A word on this week's autograph scandal

Autographs have been in the news this week.

And the headlines featured the dreaded word I'm sure you know well.

Autopen.

More precisely, Bob Dylan's autopen.

Fans discovered their $500 limited-edition signed copies of his new book were in fact signed by a machine, when they compared their copies and realised the autographs were identical.

Dylan swiftly confessed and apologised for the matter, and I can sympathise a little with his situation.

Because Dylan is 81, and suffers from both arthritis and vertigo, so a signing session of any length is difficult for him these days.

(The question of what his publishers and P.R team knew before they sold the books is another matter...)

But this isn't a new problem. Autopen machines have been in use throughout the industry for more than 60 years.

Rage against the machine

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The dreaded Autopen machine has been in use for over 60 years.

Almost every famous figure, from Hollywood stars to political leaders, has used one to sign their name at some point.

When so many people want to own your autograph, there just aren't enough hours in the day.

These days some use multiple autopen machines, each one with a slight variation of their signature. Which only makes life more difficult for collectors.

With the automated autographs on the market often far outnumbering real ones, knowing the difference becomes an art form in itself.

There are certainly a few basic things every collector can look out for. And you can find my beginner's guide to spotting an autopen autograph here.

But at the end of the day, it's vital you buy from an experienced dealer who knows the difference.

Over the past 45 years I've built up an archive of signatures to run comparisons against. Hand-signed, autopen, secretarial, famous fakes...

I've seen them all, and you'll never find anything but the genuine article for sale on my site.

The 'time-machine' touch

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The pleasure of owning an item touched and hand-signed by a hero like Bob Dylan is impossible to recreate.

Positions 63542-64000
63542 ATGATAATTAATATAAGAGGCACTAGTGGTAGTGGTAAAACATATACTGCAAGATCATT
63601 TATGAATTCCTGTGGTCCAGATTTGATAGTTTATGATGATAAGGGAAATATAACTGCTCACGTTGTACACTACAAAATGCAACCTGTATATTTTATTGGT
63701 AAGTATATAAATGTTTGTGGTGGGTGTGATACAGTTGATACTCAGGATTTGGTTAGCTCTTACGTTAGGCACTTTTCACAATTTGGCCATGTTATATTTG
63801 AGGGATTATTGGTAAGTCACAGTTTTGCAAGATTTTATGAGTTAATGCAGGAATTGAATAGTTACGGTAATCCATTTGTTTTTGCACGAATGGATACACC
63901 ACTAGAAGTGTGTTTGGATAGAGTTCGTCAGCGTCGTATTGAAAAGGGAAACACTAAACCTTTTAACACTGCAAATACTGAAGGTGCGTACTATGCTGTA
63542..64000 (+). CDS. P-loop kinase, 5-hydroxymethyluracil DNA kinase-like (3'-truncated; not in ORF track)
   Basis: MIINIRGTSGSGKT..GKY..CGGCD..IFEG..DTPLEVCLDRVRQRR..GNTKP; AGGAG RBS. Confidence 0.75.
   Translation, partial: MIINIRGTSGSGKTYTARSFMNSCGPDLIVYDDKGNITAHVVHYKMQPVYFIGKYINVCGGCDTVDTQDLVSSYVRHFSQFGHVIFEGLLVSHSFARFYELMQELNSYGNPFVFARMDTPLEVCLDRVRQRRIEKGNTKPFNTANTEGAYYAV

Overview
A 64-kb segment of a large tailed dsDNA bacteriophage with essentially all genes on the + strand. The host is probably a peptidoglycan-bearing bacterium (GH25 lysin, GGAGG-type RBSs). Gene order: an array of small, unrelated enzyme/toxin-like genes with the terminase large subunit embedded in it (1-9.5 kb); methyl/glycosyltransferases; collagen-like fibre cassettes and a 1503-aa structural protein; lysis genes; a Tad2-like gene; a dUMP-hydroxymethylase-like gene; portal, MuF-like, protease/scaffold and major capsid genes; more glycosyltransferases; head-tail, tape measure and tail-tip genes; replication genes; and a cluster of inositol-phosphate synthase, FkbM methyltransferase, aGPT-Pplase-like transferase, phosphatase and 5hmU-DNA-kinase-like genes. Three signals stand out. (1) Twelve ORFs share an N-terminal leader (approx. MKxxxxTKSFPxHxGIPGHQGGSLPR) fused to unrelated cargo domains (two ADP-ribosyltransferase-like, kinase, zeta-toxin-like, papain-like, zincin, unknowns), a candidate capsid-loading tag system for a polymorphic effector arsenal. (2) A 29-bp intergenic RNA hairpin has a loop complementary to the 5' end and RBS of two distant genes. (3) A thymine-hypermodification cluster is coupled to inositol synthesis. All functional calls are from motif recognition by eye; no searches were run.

The high-profile Dylan story brought the issue of autopens to a wider public.

And if it educates collectors and makes them more wary before they buy, so much the better.

But for me, the real message of the story was this:

It highlighted the true value and rarity of genuine hand-signed autographs.

In this increasingly digital age, fans still desperately wanted to own a book Bob Dylan had held and touched as he signed it.

They weren't simply paying for a name on a page.

That touch gave them a personal connection to their hero. A special feeling that's impossible to recreate.

And that's the very essence of why we collect rare autographs.

So as you build your collection, always remember how remarkable it is that we can still reach back through time... sometimes across hundreds of years...

And make that same personal connection.

With Elizabeth IAlbert EinsteinElvis PresleyNapoleon.

The figures that have inspired you, changed the course of history and shaped the world we live in.

It's a joy and a privilege you should never take for granted.

Because as Dylan fans discovered this week, it's rarer than you might think.

As always, if you have any questions about the rare collectibles market please feel free to get in touch.

Email me at info@paulfrasercollectibles.com.

Or call me on +44 (0) 117 933 9500.

I look forward to hearing from you.

Thanks for reading,

Paul Fraser.

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